Streaker Class Owners Association

 


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History of Class
The Streaker dinghy was designed by Jack Holt in 1975 and was first launched in November of that year, since then it has been shown regularly at boat shows throughout the country.

To help promote the class, the Streaker Class Owner's Association (SCOA) was formed in 1976, when class rules and RYA affiliation were obtained - the affairs of the SCOA are managed by an elected Committee of Streaker owners who are full members of the SCOA.

Since 1976 the class has grown steadily and there are strong fleets nationwide, with sail numbers now fast approaching the 1630 mark and SCOA membership totalling more than 150, spread over at least 70 clubs in the UK.

As part of the development of the class, the SCOA has been successful in bringing about many improvements including the introduction of an FRP version in 1998, this has subsequently proved very popular and 50% of all new boats are now built in this way.

2002 saw the transfer of copyright, technical control and ownership of FRP moulds from Jack Holt (Designs) Ltd. to the SCOA. This new level of self-determination meant the SCOA were able to issue Butler Boats with a license to build both FRP & Composite (FRP hull & Wood decks) Streakers and allow Ron Beasley to develop and supply greatly improved self-build kits.

In addition to an annual National Championships, where as many as 60 Streakers compete for line honors, the Association currently holds approximately twenty-four Open Meetings each year, which are split into Northern and Southern Paddle (Travellers) series depending upon their location.  These events are further enhanced by Northern Area, Southern Area and Inland Championships (in years where the National Championships are held at a costal venue), which are keenly contested by all competitors no matter what their level of sailing ability.  Full results & reports of each and every event, together with all the latest news, views and gossip are published on this website and in the Class magazine (Streaker Splash) which is circulated to all association members.

Exhilarating Performance
As well as showing exemplary good manners, with it's stayed, uni-rig sail plan, the Streaker is an easy boat to handle no matter how inexperienced the helm might be. It offers extremely lively racing performance in a very broad range of conditions, belying the relatively modest Portsmouth Yardstick of 1153.  A benefit of the low hull weight also means that when ashore the Streaker is both light and easy to handle, even allowing it to be popped on the roof of most small family cars without any problem.

Careful consideration was given to the overall design and this means she will accept a wide range of crew weights and sizes without seriously affecting either comfort or performance.  Recently this versatility has been further enhanced by the addition of an optional 'cut-down' mainsail to the class regulations, making the Streaker even easier to handle for both novice and/or lightweight helms even in the most trying of conditions.  Although regarded amongst it's peers as a strict 'One-design', optional features such as Timber or GRP construction, dual controls led out to the side decks and choice of toe strap positions help the Streaker accommodate the most discerning of sailors in relative comfort.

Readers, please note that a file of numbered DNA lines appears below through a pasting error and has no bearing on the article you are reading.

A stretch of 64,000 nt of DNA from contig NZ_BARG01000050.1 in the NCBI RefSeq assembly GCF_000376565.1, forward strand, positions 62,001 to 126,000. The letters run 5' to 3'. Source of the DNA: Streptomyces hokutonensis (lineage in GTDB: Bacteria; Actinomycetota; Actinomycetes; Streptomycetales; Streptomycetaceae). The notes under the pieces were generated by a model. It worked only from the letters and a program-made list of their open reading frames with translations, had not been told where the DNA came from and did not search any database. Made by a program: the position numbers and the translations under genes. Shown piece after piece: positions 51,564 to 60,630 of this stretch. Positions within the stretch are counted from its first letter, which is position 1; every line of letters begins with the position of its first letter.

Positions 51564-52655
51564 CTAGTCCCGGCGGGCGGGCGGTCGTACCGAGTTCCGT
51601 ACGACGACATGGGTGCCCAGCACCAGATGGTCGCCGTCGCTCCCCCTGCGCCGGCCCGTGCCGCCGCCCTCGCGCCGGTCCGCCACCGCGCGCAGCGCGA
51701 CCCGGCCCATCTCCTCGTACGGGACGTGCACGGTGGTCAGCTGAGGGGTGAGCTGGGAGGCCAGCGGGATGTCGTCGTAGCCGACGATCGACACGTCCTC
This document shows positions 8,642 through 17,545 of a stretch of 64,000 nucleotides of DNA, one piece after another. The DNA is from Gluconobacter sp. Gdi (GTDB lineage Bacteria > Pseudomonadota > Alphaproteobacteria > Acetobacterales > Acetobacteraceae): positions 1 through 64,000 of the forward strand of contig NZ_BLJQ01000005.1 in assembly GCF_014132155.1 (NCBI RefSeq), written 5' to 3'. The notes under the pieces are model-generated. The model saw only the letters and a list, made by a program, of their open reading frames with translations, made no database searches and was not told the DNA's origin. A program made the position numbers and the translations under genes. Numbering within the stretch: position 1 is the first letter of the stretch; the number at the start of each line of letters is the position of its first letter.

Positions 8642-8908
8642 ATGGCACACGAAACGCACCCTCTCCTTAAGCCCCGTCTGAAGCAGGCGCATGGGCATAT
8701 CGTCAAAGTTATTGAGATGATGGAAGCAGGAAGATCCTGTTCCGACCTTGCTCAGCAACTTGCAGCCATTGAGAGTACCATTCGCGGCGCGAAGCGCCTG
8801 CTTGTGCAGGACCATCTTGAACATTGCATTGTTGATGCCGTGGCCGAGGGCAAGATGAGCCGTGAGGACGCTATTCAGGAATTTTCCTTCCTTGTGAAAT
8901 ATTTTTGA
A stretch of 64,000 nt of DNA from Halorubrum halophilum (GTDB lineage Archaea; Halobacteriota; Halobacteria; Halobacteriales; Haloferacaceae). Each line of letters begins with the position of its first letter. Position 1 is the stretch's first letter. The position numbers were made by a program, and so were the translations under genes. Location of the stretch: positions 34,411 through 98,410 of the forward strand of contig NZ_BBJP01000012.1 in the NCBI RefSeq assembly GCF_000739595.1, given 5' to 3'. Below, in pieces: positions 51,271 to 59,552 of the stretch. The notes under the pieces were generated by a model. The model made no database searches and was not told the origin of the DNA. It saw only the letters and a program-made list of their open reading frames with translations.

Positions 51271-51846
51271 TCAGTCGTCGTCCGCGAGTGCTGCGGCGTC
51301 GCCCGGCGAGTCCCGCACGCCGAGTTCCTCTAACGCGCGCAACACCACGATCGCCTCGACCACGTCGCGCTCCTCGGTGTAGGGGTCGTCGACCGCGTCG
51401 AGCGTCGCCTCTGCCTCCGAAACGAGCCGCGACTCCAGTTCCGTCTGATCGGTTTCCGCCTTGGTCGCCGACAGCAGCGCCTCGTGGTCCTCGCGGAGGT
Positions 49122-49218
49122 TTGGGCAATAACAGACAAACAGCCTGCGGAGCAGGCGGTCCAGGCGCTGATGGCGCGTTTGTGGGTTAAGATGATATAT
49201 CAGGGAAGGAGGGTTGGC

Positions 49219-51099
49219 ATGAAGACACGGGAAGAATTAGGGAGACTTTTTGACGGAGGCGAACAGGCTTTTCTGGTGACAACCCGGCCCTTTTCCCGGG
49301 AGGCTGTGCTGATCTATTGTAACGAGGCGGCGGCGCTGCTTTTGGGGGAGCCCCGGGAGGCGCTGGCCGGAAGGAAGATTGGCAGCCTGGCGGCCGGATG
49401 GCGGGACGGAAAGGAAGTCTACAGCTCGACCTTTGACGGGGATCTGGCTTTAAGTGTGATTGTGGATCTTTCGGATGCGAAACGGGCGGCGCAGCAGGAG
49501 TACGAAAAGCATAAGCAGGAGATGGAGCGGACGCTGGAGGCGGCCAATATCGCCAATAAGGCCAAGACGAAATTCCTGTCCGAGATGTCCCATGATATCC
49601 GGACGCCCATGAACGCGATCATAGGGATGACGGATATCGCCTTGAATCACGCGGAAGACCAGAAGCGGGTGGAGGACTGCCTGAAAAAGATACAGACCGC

Which Boat is Right For You
Depending upon your budget, reasonably conditioned, ready to race boats can be found either advertised on Club notice boards, or in the classified ads in such magazines as ´Yachts & Yachting´ for as little as £400.  To further help put prospective buyers and sellers in touch with one another, the Association provides a free For Sale & Wanted service. Communication is further aided by the inclusion of an interactive Forum on this website where anyone can ask questions, share ideas and generally chat about anything to do with Streaker sailing.

For those looking for a brand new boat, Streakers are available in all stages of completion, from a set of plans, to a finished, ready-to-sail boat.  For those who fancy building their own boats, kits are supplied as a selection of pre-cut hull panels and these are very quickly tacked together with short lengths of copper wire prior to the seams being permanently held firm with fibreglass tape and epoxy resin creating a very strong, but rigid construction in relation to it's low weight.  Typically such a boat can be built in little over one hundred man hours and once painted and fitted out, the finished craft will grace any dinghy park in the country.  So no matter how handy you are, even with the most modest selection of hand tools, a boat can very easily be obtained to suit your precise requirements and budget.

Yachts and Yachting article



A detailed review by Yachts and Yachting
of the Streaker Dinghy,
in particular a test of a Rooster Streaker.


Click on image to download a PDF version
of the article from YachtsandYachting.com


Reproduced by kind permission of Yachts & Yachting




Statistics
Overall Length: 3.88m (12'9") 
Beam: 1.37m (4'6") 
Draft: 0.22m (9") 
Minimum Hull Weight: 48kg (106lbs) 
Maximum Sail Area: 6.5m2 (70ft2)
Crew Weight: 63-83kg (10-13st) 
PY: 1153

Sail Numbers
A list of Sail Numbers issued each year
International Sail Numbers


Historical Review
1976 Yachts and Yachting article



A historical review by Yachts and Yachting
of the Streaker Dinghy


Originally published 1976


Old Promotional Material
1976 Yachts and Yachting article

Jack Holt Promo Material

1975 Streaker leaflet page 1
1975 Streaker leaflet page 2

1978 Price List
1985 Price List


Old Y&Y adverts
1983 Advert
1991 Advert


1980 Class Association Promo Leaflet
Cover Page
Inside Page

Class Association Yearbooks
1986 Yearbook





 
 

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